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City of St. Petersburg Announces Healthy Vending Policies

St. Petersburg, FL – Through a partnership with the American Heart Association, the City of St. Petersburg has announced a progressive approach to improving the city’s food environment through procurement guidelines designed to drive healthier eating habits. The administrative policy signed by Mayor Rick Kriseman requires that by the end of 2017, all food and beverage vending machines on city-owned property comply with the American Heart Association’s guidelines for vending. This stance on better vending selections is unprecedented in the state of Florida, and the announcement positions the city as a national leader in promoting healthy choices, joining only 10 other cities to have an active healthy vending policy.

The vending policy is part of the city’s Healthy St. Pete initiative: an effort to improve the overall health outcomes of the community. Pinellas County is currently above national and state averages for the number of adults living with cardiovascular diseases, high blood pressure and high cholesterol. According to the American Heart Association, people tend to eat what is easily available. Accessibility to healthy food and beverages in public places makes it easier for residents to actively decrease their risk for cardiovascular diseases and diabetes.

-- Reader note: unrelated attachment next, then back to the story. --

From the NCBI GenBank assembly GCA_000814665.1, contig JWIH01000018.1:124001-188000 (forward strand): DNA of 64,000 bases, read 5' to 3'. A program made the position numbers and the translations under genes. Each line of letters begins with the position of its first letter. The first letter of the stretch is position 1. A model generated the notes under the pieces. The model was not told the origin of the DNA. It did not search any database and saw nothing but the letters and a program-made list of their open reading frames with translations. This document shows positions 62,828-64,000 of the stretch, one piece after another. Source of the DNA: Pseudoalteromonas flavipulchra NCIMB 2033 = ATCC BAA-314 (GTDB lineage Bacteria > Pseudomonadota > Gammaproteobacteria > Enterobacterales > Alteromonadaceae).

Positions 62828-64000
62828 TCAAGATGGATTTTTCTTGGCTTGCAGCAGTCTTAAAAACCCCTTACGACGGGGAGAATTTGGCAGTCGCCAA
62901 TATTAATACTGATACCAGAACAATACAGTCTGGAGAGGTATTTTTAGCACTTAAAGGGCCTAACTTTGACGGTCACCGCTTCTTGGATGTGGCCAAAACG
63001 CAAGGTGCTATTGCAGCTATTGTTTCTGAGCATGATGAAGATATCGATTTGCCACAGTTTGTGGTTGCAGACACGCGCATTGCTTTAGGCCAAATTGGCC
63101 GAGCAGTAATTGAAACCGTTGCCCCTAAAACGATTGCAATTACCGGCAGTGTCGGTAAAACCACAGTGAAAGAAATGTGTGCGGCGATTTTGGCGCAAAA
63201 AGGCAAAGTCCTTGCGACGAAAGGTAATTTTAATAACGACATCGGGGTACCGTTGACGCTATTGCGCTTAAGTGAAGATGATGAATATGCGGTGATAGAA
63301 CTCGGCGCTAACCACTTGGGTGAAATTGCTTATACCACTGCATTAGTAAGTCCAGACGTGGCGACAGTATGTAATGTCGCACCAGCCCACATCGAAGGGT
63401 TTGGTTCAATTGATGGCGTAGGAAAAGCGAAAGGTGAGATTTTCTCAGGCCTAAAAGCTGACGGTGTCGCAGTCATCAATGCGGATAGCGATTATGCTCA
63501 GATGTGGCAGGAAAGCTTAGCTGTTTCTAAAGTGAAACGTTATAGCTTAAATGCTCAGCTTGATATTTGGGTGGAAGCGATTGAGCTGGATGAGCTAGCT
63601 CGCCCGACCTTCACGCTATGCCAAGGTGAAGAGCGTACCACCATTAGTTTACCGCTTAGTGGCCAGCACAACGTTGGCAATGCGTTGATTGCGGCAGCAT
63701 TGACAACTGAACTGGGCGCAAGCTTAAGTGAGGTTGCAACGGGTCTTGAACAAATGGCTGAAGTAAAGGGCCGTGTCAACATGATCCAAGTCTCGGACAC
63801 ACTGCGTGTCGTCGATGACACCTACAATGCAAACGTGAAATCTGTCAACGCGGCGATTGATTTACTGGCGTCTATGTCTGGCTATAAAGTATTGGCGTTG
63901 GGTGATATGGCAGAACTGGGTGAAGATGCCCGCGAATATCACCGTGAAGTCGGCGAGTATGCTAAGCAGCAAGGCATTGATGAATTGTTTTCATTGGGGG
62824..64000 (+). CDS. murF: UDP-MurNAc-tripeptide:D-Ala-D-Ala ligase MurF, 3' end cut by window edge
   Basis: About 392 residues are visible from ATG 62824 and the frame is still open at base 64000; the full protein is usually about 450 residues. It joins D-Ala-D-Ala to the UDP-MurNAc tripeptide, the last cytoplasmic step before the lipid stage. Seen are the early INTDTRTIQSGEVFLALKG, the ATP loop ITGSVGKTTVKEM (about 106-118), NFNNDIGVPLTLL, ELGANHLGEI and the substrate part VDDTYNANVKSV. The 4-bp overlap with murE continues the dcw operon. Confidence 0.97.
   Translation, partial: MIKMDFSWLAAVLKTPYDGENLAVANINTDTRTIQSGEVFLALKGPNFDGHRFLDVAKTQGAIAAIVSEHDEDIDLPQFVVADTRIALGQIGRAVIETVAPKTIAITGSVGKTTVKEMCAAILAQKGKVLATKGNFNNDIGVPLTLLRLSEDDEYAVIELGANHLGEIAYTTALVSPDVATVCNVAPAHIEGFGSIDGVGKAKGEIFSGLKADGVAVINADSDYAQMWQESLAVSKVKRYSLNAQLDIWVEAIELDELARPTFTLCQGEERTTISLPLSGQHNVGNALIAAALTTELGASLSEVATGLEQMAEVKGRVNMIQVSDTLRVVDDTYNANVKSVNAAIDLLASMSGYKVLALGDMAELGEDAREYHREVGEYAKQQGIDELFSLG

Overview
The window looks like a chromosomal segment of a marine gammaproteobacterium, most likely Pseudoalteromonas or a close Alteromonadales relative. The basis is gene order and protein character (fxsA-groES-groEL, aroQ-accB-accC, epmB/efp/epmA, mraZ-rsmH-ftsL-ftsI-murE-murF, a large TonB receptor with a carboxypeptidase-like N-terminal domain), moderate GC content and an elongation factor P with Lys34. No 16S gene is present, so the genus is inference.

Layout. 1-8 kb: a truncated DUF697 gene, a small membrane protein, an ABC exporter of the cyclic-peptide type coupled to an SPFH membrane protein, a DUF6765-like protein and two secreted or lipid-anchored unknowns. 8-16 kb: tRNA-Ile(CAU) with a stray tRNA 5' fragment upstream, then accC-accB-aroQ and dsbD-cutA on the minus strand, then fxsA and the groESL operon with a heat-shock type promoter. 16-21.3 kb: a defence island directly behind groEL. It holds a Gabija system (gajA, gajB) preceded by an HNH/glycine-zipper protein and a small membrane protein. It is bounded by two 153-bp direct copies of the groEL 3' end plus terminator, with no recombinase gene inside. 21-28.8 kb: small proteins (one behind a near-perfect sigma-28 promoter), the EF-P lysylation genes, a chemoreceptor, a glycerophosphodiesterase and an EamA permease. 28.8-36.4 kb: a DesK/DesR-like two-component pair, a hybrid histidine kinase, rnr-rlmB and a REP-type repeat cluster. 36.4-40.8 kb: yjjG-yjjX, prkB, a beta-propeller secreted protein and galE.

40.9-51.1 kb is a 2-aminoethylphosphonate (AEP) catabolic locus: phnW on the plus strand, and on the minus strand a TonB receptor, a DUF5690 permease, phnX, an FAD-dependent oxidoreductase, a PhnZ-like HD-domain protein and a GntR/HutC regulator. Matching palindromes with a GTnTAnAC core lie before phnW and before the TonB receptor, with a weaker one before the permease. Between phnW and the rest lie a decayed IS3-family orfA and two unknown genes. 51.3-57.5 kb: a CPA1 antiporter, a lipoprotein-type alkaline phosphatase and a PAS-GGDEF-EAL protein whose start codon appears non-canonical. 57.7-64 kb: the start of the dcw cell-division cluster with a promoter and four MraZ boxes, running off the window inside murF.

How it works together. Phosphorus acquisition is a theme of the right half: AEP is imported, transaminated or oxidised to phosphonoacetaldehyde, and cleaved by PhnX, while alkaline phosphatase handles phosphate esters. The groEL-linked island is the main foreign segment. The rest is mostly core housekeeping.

“We are working hard to build and promote a culture of health in our city,” said City of St. Petersburg Deputy Mayor Kanika Tomalin. “The social, economic and equity implications for our community and the people who call it home are invaluable. Every day we are working to inspire and make a difference. This policy change is one way we’re doing that.”

The policy’s nutritional guidelines provide strong standards for public facing vending machines and will increase accessibility to better food and beverage options. The standards are based on nutritional recommendations from the American Heart Association and the federal government, and call for caloric labeling on all machines to help employees and residents make more informed decisions about their snacks. 

“We applaud the City of St. Petersburg for making a culture of health within the city a top priority,” said Kate Sawa, Executive Director of the American Heart Association Tampa Bay. “It is our hope that this progressive move encourages other communities throughout Tampa Bay and across the state to take similar action by adopting policies to improve health.”

The policy will impact the city’s 3,460 employees, 250,000 residents and the local tourism industry by allowing for a supportive food environment.

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